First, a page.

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the experience of reading in Britain, from 1450 to 1945...

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Record Number: 24691


Reading Experience:

Evidence:

'Today I bought and read Aldous Huxley's essay Vulgarity in Literature. It's a surprisingly powerful thing, one of those treats in reading, of which our modern authors never afford me more than one a year. But much of the lighter pleasure it gave me was due to my having met him last week at your house & all the time he seemed to be saying it inside your amber drawing-room; ( where by the way I usually feel like a fly in amber). so I think I must thank you for what a great pleasure my last visit has brought me.'

Century:

1900-1945

Date:

1 Apr 1931

Country:

England

Time

n/a

Place:

city: London
specific address: 19 Stourcliffe Street W1

Type of Experience
(Reader):
 

silent aloud unknown
solitary in company unknown
single serial unknown

Type of Experience
(Listener):
 

solitary in company unknown
single serial unknown


Reader / Listener / Reading Group:

Reader:

Walter D'Arcy Cresswell

Age:

Adult (18-100+)

Gender:

Male

Date of Birth:

22 Jan 1896

Socio-Economic Group:

Professional / academic / merchant / farmer

Occupation:

Poet

Religion:

n/a

Country of Origin:

New Zealand

Country of Experience:

England

Listeners present if any:
e.g family, servants, friends

n/a


Additional Comments:

n/a



Text Being Read:

Author:

Aldous Huxley

Title:

Vulgarity in Literature

Genre:

Essays / Criticism

Form of Text:

Print: Pamphlet

Publication Details

1930

Provenance

owned


Source Information:

Record ID:

24691

Source:

Print

Author:

Walter D'Arcy Cresswell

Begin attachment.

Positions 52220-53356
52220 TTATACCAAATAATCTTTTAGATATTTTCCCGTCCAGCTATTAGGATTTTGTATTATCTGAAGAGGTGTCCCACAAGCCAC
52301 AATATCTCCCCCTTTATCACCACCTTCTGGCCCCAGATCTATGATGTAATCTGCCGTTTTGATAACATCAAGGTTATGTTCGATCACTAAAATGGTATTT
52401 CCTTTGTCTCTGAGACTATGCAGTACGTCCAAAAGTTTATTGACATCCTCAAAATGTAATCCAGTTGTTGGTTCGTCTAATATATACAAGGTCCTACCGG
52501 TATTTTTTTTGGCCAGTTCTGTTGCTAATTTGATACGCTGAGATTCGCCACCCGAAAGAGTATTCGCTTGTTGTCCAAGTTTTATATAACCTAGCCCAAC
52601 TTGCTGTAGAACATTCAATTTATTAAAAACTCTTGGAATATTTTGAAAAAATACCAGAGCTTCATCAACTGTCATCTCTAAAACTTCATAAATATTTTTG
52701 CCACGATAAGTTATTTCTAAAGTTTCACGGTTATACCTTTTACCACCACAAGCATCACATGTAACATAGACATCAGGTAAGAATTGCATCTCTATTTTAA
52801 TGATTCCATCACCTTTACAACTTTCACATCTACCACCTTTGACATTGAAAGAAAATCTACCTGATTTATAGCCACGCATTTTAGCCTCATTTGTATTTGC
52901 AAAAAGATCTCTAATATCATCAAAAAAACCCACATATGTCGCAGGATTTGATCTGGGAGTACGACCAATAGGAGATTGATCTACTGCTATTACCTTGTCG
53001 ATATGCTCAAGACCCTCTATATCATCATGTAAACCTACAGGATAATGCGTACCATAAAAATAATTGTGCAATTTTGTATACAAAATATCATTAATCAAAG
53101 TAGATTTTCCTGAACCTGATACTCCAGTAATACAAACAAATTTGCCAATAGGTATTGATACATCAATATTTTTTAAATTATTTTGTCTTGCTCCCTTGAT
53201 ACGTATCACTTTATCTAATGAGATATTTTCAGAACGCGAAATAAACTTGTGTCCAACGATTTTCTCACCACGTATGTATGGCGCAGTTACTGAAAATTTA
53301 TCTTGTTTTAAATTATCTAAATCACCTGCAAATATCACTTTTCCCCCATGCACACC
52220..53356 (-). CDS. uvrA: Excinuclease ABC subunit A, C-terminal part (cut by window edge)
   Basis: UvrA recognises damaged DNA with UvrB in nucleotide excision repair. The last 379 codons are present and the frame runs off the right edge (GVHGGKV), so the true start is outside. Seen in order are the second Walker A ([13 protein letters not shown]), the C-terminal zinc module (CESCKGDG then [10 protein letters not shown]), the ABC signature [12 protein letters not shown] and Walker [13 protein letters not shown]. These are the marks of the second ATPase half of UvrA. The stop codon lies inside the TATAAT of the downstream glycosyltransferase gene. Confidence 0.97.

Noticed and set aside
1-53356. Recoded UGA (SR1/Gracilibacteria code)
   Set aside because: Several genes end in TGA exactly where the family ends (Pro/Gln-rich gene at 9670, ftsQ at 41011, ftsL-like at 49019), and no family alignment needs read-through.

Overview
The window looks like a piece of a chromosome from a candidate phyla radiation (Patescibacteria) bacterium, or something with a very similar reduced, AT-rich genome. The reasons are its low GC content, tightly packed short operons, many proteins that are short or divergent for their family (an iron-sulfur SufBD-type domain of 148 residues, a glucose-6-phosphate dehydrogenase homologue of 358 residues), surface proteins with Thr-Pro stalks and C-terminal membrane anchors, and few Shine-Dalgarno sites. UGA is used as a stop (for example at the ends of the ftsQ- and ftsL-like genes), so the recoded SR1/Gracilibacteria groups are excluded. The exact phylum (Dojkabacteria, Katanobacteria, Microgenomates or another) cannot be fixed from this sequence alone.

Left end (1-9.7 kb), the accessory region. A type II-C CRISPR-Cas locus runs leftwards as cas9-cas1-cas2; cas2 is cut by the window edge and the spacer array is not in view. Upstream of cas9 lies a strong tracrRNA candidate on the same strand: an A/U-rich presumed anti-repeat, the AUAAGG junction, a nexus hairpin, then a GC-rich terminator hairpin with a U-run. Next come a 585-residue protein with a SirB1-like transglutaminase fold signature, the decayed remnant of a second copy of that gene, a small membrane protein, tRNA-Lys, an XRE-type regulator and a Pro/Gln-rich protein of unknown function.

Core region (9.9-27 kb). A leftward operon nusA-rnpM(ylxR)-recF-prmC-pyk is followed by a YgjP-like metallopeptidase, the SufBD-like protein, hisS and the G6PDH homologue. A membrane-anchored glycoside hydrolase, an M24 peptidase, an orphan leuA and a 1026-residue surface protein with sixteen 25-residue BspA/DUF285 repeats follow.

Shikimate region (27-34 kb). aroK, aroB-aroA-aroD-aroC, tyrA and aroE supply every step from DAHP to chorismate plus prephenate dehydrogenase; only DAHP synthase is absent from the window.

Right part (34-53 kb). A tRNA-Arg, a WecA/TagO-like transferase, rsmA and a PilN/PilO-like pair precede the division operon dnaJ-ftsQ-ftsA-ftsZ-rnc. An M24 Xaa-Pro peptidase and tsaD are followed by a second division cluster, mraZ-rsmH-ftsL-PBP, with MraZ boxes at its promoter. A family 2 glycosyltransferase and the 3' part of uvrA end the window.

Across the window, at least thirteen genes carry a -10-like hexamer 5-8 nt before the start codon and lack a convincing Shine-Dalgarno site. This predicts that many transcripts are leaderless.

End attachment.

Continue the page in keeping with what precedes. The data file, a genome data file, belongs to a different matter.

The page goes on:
Editor:

Helen Shaw

Title:

Dear Lady Ginger an exchange of letters between Lady Ottoline Morrell and D'Arcy Cresswell together with Ottoline's Morrell's essay on Katherine Mansfield

Place of Publication:

London

Date of Publication:

1984

Vol:

n/a

Page:

23

Additional Comments:

n/a

Citation:

Walter D'Arcy Cresswell, Helen Shaw (ed.), Dear Lady Ginger an exchange of letters between Lady Ottoline Morrell and D'Arcy Cresswell together with Ottoline's Morrell's essay on Katherine Mansfield (London , 1984), p. 23, http://can-red-lec.library.dal.ca/Arts/RED/record_details.php?id=24691, accessed: 06 December 2022


Additional Comments:

This is an extract from a letter to Ottoline Morrell with whom D'Arcy Cresswell maintained a correspondence from 1930 until her death in April 1938. The occasion of meeting Huxley that D'Arcy Cresswell refers to would have doubtless been at one of her 'Thursdays' at 10 Gower Street to which she invited writers, artists and philosophers; acting as hostess and patron, encouraging them to meet and build relationships to further their talents. A young New Zealand poet, Cresswell had been lionized by the literary world following the 1930 publication of an autobiographical prose work 'The Poet's Progress'. As a notable influence on both Cresswell and Ottoline Morrell, Aldous Huxley was to continue to be a subject of letters between the two.

   
   
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